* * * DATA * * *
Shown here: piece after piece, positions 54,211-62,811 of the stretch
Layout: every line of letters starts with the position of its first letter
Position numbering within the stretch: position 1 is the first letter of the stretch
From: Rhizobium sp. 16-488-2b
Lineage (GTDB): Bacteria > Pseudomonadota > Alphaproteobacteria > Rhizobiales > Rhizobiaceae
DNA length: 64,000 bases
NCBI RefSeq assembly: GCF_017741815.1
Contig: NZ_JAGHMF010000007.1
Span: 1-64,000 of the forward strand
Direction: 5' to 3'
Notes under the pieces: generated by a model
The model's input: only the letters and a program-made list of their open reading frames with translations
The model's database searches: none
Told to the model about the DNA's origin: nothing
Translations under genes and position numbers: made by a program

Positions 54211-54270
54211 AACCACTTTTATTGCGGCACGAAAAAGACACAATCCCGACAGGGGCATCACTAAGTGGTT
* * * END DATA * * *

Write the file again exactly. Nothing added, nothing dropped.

Shown here: piece after piece, positions 54,211-62,811 of the stretch
Layout: every line of letters starts with the position of its first letter
Position numbering within the stretch: position 1 is the first letter of the stretch
From: Rhizobium sp. 16-488-2b
Lineage (GTDB): Bacteria > Pseudomonadota > Alphaproteobacteria > Rhizobiales > Rhizobiaceae
DNA length: 64,000 bases
NCBI RefSeq assembly: GCF_017741815.1
Contig: NZ_JAGHMF010000007.1
Span: 1-64,000 of the forward strand
Direction: 5' to 3'
Notes under the pieces: generated by a model
The model's input: only the letters and a program-made list of their open reading frames with translations
The model's database searches: none
Told to the model about the DNA's origin: nothing
Translations under genes and position numbers: made by a program

Positions 54211-54270
54211 AACCACTTTTATTGCGGCACGAAAAAGACACAATCCCGACAGGGGCATCACTAAGTGGTT